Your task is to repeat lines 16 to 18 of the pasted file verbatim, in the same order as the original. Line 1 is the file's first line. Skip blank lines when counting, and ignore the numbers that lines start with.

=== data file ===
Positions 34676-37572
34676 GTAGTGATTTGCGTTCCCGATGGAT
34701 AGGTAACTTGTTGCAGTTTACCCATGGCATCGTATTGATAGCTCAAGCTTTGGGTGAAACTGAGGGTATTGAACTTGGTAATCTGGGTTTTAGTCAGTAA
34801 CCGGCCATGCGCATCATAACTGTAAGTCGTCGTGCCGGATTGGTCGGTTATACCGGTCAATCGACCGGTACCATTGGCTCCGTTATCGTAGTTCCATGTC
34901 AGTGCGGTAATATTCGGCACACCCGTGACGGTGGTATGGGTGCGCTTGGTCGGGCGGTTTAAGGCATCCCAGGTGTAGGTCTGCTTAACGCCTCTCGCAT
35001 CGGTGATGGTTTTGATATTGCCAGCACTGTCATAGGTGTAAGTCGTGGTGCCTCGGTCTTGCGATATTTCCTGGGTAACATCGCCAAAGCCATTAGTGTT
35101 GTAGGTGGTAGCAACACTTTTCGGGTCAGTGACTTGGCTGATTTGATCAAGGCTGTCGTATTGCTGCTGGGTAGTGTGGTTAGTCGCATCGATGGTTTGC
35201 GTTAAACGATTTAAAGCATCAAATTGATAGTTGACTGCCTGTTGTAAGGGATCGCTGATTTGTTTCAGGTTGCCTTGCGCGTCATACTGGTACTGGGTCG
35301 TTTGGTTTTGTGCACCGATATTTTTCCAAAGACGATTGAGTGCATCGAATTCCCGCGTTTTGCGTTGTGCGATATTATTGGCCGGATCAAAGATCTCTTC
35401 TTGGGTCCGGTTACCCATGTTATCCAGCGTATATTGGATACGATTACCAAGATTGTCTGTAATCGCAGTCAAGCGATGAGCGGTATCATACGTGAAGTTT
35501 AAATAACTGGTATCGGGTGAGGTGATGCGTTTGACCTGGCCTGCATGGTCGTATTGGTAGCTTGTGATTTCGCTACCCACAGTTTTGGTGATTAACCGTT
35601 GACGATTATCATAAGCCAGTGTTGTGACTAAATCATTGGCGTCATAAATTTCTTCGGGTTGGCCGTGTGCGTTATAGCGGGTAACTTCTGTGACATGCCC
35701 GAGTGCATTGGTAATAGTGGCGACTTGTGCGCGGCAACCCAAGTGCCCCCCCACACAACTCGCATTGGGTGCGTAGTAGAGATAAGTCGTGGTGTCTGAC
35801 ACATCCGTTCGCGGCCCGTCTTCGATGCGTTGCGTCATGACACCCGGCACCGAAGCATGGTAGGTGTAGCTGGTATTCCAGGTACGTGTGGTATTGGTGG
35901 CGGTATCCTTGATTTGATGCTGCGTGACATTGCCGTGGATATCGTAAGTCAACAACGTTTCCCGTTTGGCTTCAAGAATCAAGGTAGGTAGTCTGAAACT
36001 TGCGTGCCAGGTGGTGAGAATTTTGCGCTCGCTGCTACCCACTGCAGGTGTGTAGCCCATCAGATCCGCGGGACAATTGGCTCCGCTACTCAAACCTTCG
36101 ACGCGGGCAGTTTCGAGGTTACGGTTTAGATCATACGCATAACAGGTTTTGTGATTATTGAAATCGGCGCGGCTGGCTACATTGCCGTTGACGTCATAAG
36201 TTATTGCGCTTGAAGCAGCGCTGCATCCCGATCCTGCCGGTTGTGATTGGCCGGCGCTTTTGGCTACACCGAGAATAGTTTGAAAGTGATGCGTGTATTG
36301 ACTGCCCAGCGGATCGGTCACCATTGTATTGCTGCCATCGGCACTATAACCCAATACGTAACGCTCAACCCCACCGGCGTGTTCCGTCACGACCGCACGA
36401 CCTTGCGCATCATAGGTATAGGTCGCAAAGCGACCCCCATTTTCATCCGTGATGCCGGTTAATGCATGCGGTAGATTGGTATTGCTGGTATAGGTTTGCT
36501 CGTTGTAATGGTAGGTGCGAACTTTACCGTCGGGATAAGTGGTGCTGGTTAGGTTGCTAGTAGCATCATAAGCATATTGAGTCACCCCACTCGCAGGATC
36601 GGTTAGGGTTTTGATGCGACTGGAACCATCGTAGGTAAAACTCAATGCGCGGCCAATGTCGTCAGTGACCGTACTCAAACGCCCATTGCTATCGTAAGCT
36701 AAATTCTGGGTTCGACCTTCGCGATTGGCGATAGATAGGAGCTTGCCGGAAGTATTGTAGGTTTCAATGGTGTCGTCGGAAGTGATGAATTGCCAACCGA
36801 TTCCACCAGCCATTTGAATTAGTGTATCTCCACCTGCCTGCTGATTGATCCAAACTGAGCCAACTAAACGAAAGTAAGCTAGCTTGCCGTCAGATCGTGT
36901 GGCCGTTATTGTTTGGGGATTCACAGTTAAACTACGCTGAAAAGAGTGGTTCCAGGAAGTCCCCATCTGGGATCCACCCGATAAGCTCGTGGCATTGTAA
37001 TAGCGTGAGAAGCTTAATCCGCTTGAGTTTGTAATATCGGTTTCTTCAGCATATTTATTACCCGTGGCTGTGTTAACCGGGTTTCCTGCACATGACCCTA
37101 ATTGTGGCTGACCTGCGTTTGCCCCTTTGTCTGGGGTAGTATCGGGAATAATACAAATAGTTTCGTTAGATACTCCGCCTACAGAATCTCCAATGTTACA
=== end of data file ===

36001 TGCGTGCCAGGTGGTGAGAATTTTGCGCTCGCTGCTACCCACTGCAGGTGTGTAGCCCATCAGATCCGCGGGACAATTGGCTCCGCTACTCAAACCTTCG
36101 ACGCGGGCAGTTTCGAGGTTACGGTTTAGATCATACGCATAACAGGTTTTGTGATTATTGAAATCGGCGCGGCTGGCTACATTGCCGTTGACGTCATAAG
36201 TTATTGCGCTTGAAGCAGCGCTGCATCCCGATCCTGCCGGTTGTGATTGGCCGGCGCTTTTGGCTACACCGAGAATAGTTTGAAAGTGATGCGTGTATTG